The impact that rubrics have had in other settings may guide what could be expected of them in their application in 4th, 5th and 6th grade in Saudi Arabia’s educational system if they are correctly applied. Proponents of rubric use have cited certain benefits attributable to the use of rubrics. Rubrics have been shown to be useful in quantifying the scholarly progress made by candidates being assessed, as well as in the modification of mentoring practice in response to these assessments [1]. Students have cited generally positive perceptions to rubric use, and these perceptions have been corroborated by teachers’ reports on the same [3]. Studies have shown that when students are informed of the use of rubrics and what the rubrics entail prior to assessment of competence in following instructions or performance of skills, they become more motivated to attain the pre-determined standards [4]. Availing the rubric to students helps them to know the performance level expected of them. Involving the students in creation of the rubrics has been shown to make the assignment more meaningful to them [2]. The use of rubrics has shown a wide array of benefits, in both summative (provision of a grade) and formative feedback (details that would improve future performance by showing the candidate where they went wrong and what was expected of them [2]. Rubrics have not only been used for students, but have successfully been used to assess performance of teachers of mathematics in terms of skills and content knowledge [1]. Rubrics may therefore be used to provide a holistic assessment of the educational sector, from students to their teachers, to evaluate at what point things may be going awry.

Study site: Four elementary schools in Riyadh, Saudi Arabia
Study design: cross-sectional, mixed method study (qualitative and quantitative)
Study variables:
Dependent: student performance and motivation levels, teacher motivation levels
Independent: use of rubrics
Study population: 4th, 5th and 6th grade students at 4 elementary schools in Riyadh
Data Collection Tool: semi-structured questionnaire

One trimester of school-based evaluation will be carried out in the conventional format. The subsequent trimester will be carried out employing use of rubrics in evaluation of performance. In half of the assessments, students will be involved in rubric construction. One half of the rubrics will be holistic in type, while the other half will be analytic. Thereafter, the performance of all students in the aforementioned grades for both trimesters will be averaged and compared. Simple semi-structured questionnaires will then be administered to both students and teachers, to elicit their feedback on the use of rubrics in assessment. The questionnaire will require bio-data (initials, grade, gender and school), graded questions (on the effects of use of rubrics) and close-ended questions on the type of rubric preferred. The graded questions will have a variety of 5 options (strongly agree, agree, neutral, disagree, strongly disagree). These questions will obtain responses for how motivated students and teachers are by the use of rubrics, and how beneficial the process of involving students in rubric construction is.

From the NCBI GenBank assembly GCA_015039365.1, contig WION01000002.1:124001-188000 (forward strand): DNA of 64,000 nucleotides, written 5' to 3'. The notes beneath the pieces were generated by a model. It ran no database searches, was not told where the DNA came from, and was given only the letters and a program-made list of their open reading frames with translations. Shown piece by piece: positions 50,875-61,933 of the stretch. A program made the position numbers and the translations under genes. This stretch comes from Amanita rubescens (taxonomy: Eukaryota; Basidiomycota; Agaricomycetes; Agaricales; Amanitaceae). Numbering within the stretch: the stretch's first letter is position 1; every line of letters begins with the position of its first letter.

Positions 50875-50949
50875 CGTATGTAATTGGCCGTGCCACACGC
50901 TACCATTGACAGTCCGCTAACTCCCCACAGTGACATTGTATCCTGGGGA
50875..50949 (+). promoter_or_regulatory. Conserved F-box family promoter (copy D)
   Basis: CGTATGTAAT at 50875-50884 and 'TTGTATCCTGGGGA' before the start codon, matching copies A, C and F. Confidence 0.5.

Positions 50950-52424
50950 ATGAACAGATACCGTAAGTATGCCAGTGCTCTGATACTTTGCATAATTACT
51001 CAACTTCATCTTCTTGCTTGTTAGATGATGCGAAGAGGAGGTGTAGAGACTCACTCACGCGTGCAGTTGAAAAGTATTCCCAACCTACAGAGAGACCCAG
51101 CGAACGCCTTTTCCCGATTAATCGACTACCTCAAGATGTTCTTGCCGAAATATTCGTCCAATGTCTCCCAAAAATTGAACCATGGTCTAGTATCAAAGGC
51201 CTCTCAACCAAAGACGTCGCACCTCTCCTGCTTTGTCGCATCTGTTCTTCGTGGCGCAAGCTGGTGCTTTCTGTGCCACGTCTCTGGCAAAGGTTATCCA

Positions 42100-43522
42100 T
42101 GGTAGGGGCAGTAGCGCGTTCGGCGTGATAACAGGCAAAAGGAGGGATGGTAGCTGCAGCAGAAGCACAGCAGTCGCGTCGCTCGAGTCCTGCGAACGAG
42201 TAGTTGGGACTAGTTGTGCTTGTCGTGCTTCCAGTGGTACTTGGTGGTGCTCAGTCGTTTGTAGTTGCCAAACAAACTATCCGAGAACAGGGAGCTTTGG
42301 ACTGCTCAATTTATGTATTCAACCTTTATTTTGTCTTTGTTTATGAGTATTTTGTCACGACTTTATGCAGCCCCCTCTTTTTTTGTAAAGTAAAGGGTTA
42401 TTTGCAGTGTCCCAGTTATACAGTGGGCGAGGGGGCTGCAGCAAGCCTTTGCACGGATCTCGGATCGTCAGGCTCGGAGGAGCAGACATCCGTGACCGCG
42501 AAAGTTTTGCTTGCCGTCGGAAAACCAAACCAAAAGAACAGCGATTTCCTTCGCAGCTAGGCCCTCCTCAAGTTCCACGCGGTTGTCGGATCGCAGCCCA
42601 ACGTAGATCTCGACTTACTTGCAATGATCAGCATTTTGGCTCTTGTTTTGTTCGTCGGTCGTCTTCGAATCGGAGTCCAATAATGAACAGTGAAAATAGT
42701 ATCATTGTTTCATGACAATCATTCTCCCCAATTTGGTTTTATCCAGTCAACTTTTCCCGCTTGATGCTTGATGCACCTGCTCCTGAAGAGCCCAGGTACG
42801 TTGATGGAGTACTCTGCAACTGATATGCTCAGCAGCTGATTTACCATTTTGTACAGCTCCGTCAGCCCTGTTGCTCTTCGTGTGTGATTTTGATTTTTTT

The timeline for this study will be two trimesters of elementary schooling. It will be carried out in two phases, the control phase (first trimester) and the intervention phase (second trimester).

Results and Analysis
The academic outcomes for all students will be averaged at the end of each trimester. Quantitative analysis of the averages will be done using charts and tables for each distinct grade by gender, to determine the impact of use of rubrics on student performance. Preferred type of rubric will be assessed from questionnaire responses in a similar manner. Odds ratio and P values will be used to determine statistical significance of difference in performance, if any. Qualitative measures of motivation among students and teachers will be done thematically.

As opposed to checklists, properly constructed rubrics provide a progressive rating scale that is made up of pre-determined, scaled criteria for the assessment of performance or level of proficiency in skill. Rubrics provide guidelines that may be used to evaluate a work end-product on performance-based tasks. Various types of rubric are available to facilitate assessment of different educational and work-related scenarios, each tailor-made to evaluate performance according to the setting suitable to its use.

Various benefits have been documented from the use of rubrics in different settings. Well-constructed rubrics are easy to explain and use. These benefits include motivation of students to aspire towards the standards they have been made aware of, and the provision of both summative and formative feedback which are expected to improve performance in the long-run. For teachers, the rubrics provide a means through which their expectations regarding the performance of a task may be communicated. Rubrics facilitate the provision of objective, meaningful, reliable and valid feedback of student and teacher performance which the teachers and educational stakeholders can use to improve the sector in its entirety. Similar benefits are expected in the Saudi Arabian Educational sector.

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Works Cited
1. Hamdan, A. K. (Ed.). (2015). Teaching and learning in Saudi Arabia: Perspectives from higher education. Springer.
2. Zimmaro, D. M. (2004). Developing grading rubrics. Measurement and Evaluation Center: University of Texas, Austin. Ölçme ve Değerlendirme, 325.
3. Jonsson, A., & Svingby, G. (2007). The use of scoring rubrics: Reliability, validity and educational consequences. Educational research review, 2(2), 130-144.
4. Uddin, M. (2014). Impact of the Use of Rubrics on the Performance of Students (Doctoral dissertation, BRAC University).